The question we all dread: Where do you get your inspiration?
Attend enough writers' conventions and festivals, or watch enough author interviews, and eventually, somebody in the audience will ask the dreaded question "Where do you get your inspiration from?" The question has, somewhat unfairly, become a bit of a cliché - often the sign of somebody new to these events. Seasoned veterans of such gatherings tend not to ask, instead trying to think of something a bit different. (If you think I am being somewhat snobbish and unfair, I mean no disrespect and place myself firmly in this category. I too eagerly awaited the answer to the infamous question - before eventually realising that it is one of the most tricky questions you can ask, and steering clear.) But when it, or similar queries are asked, the response from the panellists is often the same - a deep breath, a pursing of the lips, followed by the apparently gallant "why don't you start us off...", with the person they have successfully passed it over to trying not to glare.
So why is it so difficult? Well the thing is, inspiration rarely comes with an audit trail. Even informal conversations between groups of writers in the bar - away from the pressure of a stage, microphone and audience - will often show that we rarely know where our ideas come from. They just appear. And if we knew exactly where they did come from, we'd all be camping there, armed with a notepad and a Dictaphone. The question "Where do you get your inspiration from?" can be deceptively overwhelming. For a start, what is the questioner actually looking for? A general feel for what we are doing when the magic comes? A curiosity about what led to some specific choices that you have made? Or are they a writer themselves, perhaps seeking guidance on where they too can find and bottle some of that wondrous elixir?
That's not to say we can't necessarily relate the genesis of a specific idea - the theme for a book or an individual character may well be born of a particular event or person that we met or read about. For example, my daily commute once involved driving along a wide, flat, open road across the edge of the Cambridgeshire Fens. Looking around me, the surrounding farmland seemed to stretch endlessly and on a quiet morning it was desolate and lonely. One day, the morning news bulletin on the radio was reporting on the arrest and conviction of a family that had enslaved vulnerable men for decades, forcing them to live in horrendous conditions on their remote farm and coercing them into working for nothing. At that moment, an idea was born. It percolated in my head for years, but I know with certainty that the seeds for one of my books were planted that morning.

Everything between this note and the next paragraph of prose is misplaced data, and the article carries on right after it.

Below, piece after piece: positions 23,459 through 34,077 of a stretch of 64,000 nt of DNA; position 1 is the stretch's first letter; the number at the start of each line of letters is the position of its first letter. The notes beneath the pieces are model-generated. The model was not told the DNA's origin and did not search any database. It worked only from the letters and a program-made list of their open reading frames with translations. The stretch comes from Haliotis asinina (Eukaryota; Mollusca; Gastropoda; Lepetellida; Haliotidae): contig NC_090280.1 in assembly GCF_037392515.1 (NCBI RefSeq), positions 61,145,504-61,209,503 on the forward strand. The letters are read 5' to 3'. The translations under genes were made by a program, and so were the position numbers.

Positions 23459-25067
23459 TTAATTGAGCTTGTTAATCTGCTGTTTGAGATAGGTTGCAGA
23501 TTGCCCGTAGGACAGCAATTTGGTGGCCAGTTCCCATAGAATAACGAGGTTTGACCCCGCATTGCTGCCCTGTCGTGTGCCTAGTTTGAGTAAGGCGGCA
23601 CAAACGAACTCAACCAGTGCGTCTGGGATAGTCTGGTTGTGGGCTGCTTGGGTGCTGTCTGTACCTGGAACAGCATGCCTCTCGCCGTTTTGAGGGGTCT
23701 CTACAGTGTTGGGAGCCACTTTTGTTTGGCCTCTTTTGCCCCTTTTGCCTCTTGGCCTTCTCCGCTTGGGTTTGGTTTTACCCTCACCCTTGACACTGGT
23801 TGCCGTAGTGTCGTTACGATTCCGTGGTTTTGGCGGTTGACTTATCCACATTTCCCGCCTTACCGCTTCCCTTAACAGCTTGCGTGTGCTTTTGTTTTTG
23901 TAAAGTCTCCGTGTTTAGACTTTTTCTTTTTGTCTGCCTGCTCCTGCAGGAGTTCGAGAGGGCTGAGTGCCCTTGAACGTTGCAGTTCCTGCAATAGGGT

Other ideas are more nebulous. One of the themes in Forgive Me Father concerns gambling addiction. I cannot tell you when my long-held, instinctive uneasiness with the general notion of gambling, and the industry that runs it, metamorphosed into something that I felt angry enough to write about. But eventually it did. So here is my advice: Questioners: Try and be more specific. Instead of asking "Where do you get your inspiration from?" try "Where did the idea for X come from?" That sort of closed question helps the author focus their thoughts and answer your question more satisfactorily.
Authors: Prepare some stock responses. If you have some generic answers that you can give eg "All my books are set in rural Ireland, because I grew up there and I know the people and the landscape..." that's terrific. If, like me, you would struggle to come up with something like that, then why not just pretend the question was more specific? "Where do you get your inspiration from?" "I started my career in research, and so when I came to write The Last Straw, I drew upon my years of working in academia..." If you are there to promote a specific book, then think about an answer that points back towards that book or perhaps another in the series.
But finally, let me try and answer that question myself. Ideas can strike anywhere, but as a writer of crime - and police procedurals in particular - there is one good source that has provided many a spark that has eventually grown into an idea. My partner and I watch a lot of true crime documentaries (perhaps too many...). As I watch them, I occasionally find myself jotting down an idea on my phone. But if you were to then read that one-line thought back, I defy you to work out how the programme I was watching led to it. Because it didn't, not really. Rather a stray comment or thought led to me thinking, "if that happened, then maybe this could happen. Which surely would mean this is possible and oooh, there's a thought, what if somebody decided to hide their tracks by using a..." And so there we have it. An answer that attempts to respond to the question that we all dread. Would it be satisfying or entertaining to an audience? Who knows? I'll let you be the judge.
So where do you get your inspiration from? Share your thoughts in the comments or on social media. All the best, Paul